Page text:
Tuesday, 28 June 2011

Jakarta Post: Malaysia Protest Backers Accused of Communist Plot

Malaysian authorities accused 30 detained opposition members Monday of conspiring to overthrow the government and to revive communist ideologies after the activists were arrested ahead of a banned political rally.
Opposition parties and human rights groups insisted it was a ludicrous accusation aimed at demonizing activists planning a massive street demonstration on July 9 to demand greater electoral transparency.
The detention of the 30 and the allegations against them mark a dramatic escalation in tensions between the government - dominated for decades by the ruling National Front coalition - and its political rivals before the rally, which could become Malaysia's biggest in nearly four years. It comes ahead of national polls widely expected by mid-2012.
Opposition leader Anwar Ibrahim urged police Monday to release them, calling the communist claim "a flimsy pretext."
Since Friday, police have detained about 80 people who were distributing political pamphlets, wearing T-shirts that promoted the planned rally or traveling to publicity events in various towns. Some were later released, but police obtained a court order to hold 30 activists for up to a week in northern Penang state.
State police official Abdul Rahim Jaafar said late Sunday that the 30 - who include an opposition member of Parliament - were advocates of communist beliefs. He said they found in a bus with T-shirts bearing the names and images of key figures who waged a communist insurgency that ended in Malaysia decades ago.
The activists are being investigated under a rarely used law that makes it an offense to try to "wage war" against Malaysia's constitutional monarch. They face up to life imprisonment if charged and convicted.
Information Minister Rais Yatim said Monday that authorities needed to take stern action against those involved in the alleged plot, stressing that "communism is outlawed and not recognized in Malaysia," according to the national news agency, Bernama.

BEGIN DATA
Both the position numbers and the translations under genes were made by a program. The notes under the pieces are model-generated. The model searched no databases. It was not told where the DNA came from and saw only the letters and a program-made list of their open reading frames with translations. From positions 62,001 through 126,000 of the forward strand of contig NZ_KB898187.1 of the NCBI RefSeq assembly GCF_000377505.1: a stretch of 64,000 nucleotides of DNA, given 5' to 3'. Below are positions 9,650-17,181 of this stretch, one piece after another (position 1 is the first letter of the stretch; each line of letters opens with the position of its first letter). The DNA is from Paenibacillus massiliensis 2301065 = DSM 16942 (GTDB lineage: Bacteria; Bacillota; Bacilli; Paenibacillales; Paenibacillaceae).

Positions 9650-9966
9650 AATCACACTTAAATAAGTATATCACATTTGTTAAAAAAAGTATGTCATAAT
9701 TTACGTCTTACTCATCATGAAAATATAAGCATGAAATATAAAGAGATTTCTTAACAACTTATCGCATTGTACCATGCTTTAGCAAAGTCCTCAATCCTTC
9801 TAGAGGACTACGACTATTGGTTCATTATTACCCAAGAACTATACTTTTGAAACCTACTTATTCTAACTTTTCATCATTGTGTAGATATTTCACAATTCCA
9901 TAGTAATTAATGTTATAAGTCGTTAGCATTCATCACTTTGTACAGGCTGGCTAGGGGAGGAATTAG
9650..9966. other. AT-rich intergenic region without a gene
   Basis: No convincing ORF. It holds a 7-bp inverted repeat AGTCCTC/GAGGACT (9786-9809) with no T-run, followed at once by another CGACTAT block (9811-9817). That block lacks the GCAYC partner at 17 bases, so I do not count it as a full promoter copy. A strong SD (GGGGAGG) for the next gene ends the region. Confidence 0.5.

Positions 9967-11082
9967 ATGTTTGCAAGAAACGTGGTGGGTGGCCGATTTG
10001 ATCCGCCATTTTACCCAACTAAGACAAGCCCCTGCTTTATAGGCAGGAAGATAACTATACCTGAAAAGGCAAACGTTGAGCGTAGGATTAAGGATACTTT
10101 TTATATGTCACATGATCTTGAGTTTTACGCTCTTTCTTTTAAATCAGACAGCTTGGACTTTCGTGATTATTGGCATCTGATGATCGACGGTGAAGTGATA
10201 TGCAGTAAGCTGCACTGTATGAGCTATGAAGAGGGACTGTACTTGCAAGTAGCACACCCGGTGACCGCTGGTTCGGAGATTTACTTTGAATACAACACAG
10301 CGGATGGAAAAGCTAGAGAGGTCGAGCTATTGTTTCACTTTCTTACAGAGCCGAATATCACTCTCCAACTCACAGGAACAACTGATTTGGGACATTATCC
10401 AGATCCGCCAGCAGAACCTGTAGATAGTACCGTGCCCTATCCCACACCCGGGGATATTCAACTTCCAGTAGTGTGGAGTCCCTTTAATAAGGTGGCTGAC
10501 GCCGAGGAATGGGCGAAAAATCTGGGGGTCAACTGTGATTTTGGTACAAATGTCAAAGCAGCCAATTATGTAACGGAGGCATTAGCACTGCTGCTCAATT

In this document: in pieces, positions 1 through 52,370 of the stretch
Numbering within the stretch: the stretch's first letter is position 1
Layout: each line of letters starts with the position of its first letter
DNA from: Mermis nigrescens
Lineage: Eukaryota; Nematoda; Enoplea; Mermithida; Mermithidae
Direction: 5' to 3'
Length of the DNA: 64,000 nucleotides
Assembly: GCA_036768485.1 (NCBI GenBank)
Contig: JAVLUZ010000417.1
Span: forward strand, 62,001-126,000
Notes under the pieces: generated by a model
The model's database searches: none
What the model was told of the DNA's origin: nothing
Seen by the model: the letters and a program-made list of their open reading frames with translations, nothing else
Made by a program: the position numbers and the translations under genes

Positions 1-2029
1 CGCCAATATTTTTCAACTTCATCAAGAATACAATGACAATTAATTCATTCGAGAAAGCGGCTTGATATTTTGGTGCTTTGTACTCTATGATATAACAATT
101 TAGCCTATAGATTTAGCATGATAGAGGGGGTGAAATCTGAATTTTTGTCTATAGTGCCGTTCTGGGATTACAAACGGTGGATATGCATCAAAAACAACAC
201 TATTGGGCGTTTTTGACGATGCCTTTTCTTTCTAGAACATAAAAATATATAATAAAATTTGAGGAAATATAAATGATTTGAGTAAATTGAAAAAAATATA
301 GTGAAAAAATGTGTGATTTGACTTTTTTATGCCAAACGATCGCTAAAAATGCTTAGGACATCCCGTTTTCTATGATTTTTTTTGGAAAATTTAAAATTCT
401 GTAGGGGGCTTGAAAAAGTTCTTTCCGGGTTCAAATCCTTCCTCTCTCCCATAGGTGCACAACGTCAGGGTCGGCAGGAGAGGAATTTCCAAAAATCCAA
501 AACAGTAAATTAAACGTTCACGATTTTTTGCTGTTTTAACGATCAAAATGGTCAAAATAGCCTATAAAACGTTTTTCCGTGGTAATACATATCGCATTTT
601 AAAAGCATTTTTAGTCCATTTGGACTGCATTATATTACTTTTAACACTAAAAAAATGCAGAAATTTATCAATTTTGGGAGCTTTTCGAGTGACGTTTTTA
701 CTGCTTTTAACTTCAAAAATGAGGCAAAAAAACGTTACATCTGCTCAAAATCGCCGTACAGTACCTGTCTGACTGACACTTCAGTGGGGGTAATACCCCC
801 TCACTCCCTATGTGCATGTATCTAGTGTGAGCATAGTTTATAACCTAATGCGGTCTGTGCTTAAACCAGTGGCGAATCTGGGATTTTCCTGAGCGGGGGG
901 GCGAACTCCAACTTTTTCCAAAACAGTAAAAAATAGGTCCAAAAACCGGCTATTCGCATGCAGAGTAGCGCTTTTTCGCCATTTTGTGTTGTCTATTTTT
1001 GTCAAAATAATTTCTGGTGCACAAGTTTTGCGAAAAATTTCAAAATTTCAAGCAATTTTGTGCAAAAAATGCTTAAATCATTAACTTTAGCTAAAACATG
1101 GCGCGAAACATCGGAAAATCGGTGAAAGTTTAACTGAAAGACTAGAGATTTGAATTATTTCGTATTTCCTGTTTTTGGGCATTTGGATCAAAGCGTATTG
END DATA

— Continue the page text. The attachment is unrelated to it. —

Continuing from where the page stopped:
A group of independent political activists who are organizing next month's opposition-backed rally issued a statement Monday insisting its intention was not to oust the government but to "make the electoral system truly free and fair."
The arrest of activists was tantamount to a "stark and alarming lack of logic and common sense (that) will further tarnish our nation's image," the group added.
Prime Minister Najib Razak has told Malaysians to avoid what officials would consider an illegal assembly next month, saying it was an opposition scheme to create chaos and undermine the government.
Other Cabinet figures made more ominous warnings. Home Minister Hishammuddin Hussein said Sunday he could not rule out arresting rally organizers under a law that allows detention without trial if they threaten public security.
The activists' demands include overhauling voter lists and introducing transparent procedures for ballots to be cast and counted. The opposition has long accused Najib's ruling coalition of manipulating election results to preserve its nearly 54-year rule, but the government says current election laws are fair.(Excerpt from the International Headline of Jakarta Post, 27 June 2011).
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Saturday, 18 June 2011


The name of the dead woman is Isti Komariyah, and she was 26. Regardless of whether or not there was an important MoU hanging in the balance, and regardless of whether or not she was a maid, her death would and should still matter. It does not matter that Indonesian maids are also abused and murdered in other countries. It does not matter that some employers or their babies also get abused or murdered by Indonesian maids. For, when it comes to human welfare, this is not a zero-sum game. And though any country can demand for the good treatment of its citizens as a condition of trade, it would be inappropriate to include a promise that justice will be done to those who are wronged as part of that trade agreement. Justice is not supposed to be a commodity that can be bid by the party with deftest negotiation skills or cards with the highest face value.

The role of the MoU should be to smoothen processes and reduce areas that could create friction. Indonesia must regulate maid agencies on its end and ensure that there is no misrepresentation between what was promised and what is delivered. And Malaysia must ensure that all employers understand that a licence to have a maid is not a licence to treat her as a slave. But as one of the biggest importers of labour in Asia, it is also important that Malaysia assure all contributing nations that, in this country, rule of law reigns, and that justice will not be denied to anyone. We must go beyond mere MoUs and institute in law that domestic workers, foreign or local, are workers, too; and that laws and protections apply to them, too. (Excerpt from "Editorial", New Straits Times, 16 June 2011.)


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